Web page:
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Let's say I have this (assume the name variable is "receiver"):

if (!(receiver instanceof com.HTMLReceiver)) {
    throw new com.IllegalArgumentException(
        name + " is not an instance of com.HTMLReceiver.");

I'd like to factor this code out into a common method so I could call it like this:

Helper.checkInstance(receiver, "com.HTMLReceiver");

But I don't know of a way to convert the com.HTMLReceiver from a string to its actual type so I can use instanceof on it.

Is there a way?

share|improve this question
up vote 3 down vote accepted

I would call it as:

Helper.checkInstance(receiver, com.HTMLReceiver);

This will not allow you print a type name ("com.HTMLReceiver").


Helper.checkInstance(receiver, com.HTMLReceiver, "com.HTMLReceiver");

You use the user string in the print.

Note that the same type can have multiple type names

var foo = com.HTMLReceiver;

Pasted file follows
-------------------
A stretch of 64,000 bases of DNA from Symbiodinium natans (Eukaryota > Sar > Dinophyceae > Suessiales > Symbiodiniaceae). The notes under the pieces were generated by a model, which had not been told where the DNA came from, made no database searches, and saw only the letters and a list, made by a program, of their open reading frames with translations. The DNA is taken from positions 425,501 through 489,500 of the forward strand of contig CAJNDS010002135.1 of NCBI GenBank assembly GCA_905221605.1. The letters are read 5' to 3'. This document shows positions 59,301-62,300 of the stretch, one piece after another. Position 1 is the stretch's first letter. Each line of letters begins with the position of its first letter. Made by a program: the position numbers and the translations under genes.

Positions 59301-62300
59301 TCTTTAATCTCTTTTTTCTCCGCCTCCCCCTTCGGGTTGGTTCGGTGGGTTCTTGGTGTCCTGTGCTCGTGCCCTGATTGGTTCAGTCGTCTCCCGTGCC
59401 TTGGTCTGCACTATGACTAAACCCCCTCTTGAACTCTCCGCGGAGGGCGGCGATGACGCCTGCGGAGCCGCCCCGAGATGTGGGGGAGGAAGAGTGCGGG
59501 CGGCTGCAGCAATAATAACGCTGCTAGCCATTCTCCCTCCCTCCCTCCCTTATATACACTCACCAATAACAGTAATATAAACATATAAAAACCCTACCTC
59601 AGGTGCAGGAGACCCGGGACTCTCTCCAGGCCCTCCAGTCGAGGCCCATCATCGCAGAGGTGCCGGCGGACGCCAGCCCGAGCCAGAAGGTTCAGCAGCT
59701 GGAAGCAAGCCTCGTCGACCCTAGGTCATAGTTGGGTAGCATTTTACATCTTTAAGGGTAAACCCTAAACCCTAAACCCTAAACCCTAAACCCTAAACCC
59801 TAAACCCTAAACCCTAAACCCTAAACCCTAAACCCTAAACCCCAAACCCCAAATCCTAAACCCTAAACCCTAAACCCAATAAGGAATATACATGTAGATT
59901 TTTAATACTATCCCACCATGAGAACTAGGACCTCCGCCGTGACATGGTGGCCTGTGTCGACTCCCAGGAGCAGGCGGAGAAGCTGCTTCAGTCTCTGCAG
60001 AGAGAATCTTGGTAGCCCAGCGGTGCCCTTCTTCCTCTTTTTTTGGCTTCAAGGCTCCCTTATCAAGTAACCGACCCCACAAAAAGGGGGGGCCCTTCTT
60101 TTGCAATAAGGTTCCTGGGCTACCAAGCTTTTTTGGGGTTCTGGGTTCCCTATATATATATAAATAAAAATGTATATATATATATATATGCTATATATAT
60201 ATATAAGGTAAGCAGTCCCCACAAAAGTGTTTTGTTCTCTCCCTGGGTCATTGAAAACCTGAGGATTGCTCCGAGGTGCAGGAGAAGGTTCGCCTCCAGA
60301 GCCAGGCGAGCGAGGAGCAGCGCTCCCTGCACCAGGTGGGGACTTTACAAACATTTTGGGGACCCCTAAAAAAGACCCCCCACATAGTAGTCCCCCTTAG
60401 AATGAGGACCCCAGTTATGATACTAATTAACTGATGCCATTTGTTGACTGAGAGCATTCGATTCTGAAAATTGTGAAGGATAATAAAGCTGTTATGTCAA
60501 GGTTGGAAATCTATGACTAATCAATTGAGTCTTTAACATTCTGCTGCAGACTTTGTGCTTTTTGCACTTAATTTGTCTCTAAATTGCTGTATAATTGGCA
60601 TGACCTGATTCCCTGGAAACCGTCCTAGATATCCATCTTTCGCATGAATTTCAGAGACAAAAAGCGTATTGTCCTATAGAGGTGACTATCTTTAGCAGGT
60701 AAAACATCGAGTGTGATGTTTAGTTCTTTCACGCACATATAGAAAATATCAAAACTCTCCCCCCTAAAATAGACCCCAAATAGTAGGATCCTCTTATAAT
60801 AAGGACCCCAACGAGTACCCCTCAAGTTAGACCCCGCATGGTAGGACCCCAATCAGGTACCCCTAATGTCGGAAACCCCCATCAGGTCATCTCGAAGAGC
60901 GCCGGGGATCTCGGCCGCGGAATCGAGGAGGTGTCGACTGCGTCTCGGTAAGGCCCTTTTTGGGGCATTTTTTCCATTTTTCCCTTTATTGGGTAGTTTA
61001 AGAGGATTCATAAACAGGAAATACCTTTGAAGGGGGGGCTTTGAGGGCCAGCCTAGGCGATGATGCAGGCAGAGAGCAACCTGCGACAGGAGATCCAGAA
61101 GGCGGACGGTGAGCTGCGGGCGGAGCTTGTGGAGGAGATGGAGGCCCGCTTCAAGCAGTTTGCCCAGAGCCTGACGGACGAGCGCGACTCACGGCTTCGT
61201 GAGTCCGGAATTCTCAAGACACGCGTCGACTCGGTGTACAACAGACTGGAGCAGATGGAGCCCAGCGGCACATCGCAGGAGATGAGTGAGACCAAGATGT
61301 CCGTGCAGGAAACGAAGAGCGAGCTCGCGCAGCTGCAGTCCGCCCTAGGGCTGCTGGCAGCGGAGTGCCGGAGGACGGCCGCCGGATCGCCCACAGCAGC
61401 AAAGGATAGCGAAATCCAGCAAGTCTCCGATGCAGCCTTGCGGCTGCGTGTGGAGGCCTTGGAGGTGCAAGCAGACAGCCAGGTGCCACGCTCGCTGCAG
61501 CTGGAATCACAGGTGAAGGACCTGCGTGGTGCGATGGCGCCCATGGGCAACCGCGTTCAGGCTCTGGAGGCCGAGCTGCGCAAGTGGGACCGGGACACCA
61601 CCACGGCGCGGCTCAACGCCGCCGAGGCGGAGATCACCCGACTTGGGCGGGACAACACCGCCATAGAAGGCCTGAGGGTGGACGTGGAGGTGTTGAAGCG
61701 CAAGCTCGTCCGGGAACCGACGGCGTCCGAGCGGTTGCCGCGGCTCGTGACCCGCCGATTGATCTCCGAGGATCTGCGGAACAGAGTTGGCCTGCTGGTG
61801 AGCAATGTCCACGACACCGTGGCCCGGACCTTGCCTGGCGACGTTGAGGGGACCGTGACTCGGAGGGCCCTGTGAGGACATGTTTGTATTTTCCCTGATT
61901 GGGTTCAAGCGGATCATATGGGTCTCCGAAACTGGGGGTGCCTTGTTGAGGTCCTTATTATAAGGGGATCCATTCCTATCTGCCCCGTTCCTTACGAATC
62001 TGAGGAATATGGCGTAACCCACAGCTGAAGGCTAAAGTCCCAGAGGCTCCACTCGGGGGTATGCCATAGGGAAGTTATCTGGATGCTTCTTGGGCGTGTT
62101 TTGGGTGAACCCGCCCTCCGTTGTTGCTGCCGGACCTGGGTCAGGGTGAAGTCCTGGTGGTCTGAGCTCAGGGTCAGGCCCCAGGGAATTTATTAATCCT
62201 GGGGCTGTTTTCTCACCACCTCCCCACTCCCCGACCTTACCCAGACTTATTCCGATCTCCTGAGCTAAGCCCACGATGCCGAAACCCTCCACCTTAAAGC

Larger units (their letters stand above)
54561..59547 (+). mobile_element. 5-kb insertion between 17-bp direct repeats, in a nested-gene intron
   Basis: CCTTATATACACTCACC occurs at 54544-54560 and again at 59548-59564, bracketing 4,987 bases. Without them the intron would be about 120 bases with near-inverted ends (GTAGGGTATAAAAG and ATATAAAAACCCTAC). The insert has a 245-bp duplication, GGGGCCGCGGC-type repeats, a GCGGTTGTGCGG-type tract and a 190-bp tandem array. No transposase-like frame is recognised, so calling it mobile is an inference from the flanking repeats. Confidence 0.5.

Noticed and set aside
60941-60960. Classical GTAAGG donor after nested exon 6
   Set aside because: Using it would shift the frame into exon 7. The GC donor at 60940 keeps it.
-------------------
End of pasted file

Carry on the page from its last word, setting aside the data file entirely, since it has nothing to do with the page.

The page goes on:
foo and com.HTMLReceiver are names for the same thing.

JavaScript has no way of going from type to type name itself.

If you only pass in the String, I think the only general solution is eval.

share|improve this answer
Seems that he wants to get the name of the constructor, and concatenate it to the string argument of the exception... – CMS May 25 '10 at 4:05
Cool, that looks promising. But why doesn't it work with "instanceof Number"? – dcp May 25 '10 at 4:17
Not sure what name refers to, but it looks like it has something to do with receiver. – Anurag May 25 '10 at 4:18
It will work with Number. However, number literals are not instances of Number. :) 3 instanceof Number is false, but new Number(3) instanceof Number is true. – Matthew Flaschen May 25 '10 at 4:20
typeof receiver == 'number' – Anurag May 25 '10 at 4:23

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